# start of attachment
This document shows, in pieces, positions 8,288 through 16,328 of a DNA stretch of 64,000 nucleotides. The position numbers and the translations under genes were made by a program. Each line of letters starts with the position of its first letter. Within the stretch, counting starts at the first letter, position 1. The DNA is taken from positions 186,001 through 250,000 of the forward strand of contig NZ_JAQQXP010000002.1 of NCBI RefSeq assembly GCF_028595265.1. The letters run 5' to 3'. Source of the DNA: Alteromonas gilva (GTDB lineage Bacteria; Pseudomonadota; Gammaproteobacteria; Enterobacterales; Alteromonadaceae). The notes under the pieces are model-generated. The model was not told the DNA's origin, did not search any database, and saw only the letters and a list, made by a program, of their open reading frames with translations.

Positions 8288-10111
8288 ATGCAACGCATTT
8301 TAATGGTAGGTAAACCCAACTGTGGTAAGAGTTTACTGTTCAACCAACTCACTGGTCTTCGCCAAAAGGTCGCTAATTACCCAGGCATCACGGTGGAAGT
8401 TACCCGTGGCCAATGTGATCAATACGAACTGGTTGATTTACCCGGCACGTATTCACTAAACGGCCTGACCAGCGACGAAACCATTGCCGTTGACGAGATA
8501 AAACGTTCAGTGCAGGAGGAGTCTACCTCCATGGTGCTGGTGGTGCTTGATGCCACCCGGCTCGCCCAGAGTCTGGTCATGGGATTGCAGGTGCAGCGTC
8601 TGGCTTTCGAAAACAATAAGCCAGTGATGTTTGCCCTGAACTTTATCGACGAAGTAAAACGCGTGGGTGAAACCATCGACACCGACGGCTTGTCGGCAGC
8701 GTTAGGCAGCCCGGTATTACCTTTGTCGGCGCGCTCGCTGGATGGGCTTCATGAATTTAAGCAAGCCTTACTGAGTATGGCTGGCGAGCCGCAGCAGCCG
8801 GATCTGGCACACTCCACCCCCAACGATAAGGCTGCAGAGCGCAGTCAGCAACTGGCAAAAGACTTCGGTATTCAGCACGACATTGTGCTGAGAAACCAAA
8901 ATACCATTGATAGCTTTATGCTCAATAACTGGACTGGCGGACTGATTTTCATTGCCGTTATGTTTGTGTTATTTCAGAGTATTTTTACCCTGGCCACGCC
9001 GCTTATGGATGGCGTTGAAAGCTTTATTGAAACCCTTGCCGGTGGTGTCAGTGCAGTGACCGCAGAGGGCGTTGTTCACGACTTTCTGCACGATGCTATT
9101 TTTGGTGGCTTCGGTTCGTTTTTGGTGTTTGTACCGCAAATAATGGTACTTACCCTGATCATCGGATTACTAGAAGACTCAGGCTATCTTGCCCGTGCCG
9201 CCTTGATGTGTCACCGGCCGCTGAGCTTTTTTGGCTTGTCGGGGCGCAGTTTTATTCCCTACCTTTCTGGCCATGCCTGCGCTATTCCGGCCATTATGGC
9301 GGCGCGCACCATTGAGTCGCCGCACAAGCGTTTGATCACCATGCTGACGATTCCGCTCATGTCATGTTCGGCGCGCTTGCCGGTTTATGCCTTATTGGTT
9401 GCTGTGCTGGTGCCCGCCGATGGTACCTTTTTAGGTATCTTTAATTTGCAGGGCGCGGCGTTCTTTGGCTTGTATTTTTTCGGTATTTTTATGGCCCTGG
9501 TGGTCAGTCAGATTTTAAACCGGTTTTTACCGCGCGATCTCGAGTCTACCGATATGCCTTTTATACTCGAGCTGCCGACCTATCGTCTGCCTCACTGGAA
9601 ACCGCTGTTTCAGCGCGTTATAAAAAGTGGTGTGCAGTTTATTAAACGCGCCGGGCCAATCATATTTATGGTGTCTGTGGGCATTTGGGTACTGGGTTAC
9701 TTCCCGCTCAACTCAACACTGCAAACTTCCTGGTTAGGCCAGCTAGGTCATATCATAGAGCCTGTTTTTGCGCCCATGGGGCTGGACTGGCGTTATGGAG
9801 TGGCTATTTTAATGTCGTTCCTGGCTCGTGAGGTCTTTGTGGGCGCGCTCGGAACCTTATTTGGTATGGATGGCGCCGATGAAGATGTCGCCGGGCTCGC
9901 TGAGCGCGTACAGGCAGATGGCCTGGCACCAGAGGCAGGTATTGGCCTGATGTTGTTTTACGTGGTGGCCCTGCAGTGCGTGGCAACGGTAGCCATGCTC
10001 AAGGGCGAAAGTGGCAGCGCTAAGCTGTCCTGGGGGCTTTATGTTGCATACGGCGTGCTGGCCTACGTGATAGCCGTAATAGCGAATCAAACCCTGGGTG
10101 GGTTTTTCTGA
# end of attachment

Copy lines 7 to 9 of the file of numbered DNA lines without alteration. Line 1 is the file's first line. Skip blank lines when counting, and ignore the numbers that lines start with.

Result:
8601 TGGCTTTCGAAAACAATAAGCCAGTGATGTTTGCCCTGAACTTTATCGACGAAGTAAAACGCGTGGGTGAAACCATCGACACCGACGGCTTGTCGGCAGC
8701 GTTAGGCAGCCCGGTATTACCTTTGTCGGCGCGCTCGCTGGATGGGCTTCATGAATTTAAGCAAGCCTTACTGAGTATGGCTGGCGAGCCGCAGCAGCCG
8801 GATCTGGCACACTCCACCCCCAACGATAAGGCTGCAGAGCGCAGTCAGCAACTGGCAAAAGACTTCGGTATTCAGCACGACATTGTGCTGAGAAACCAAA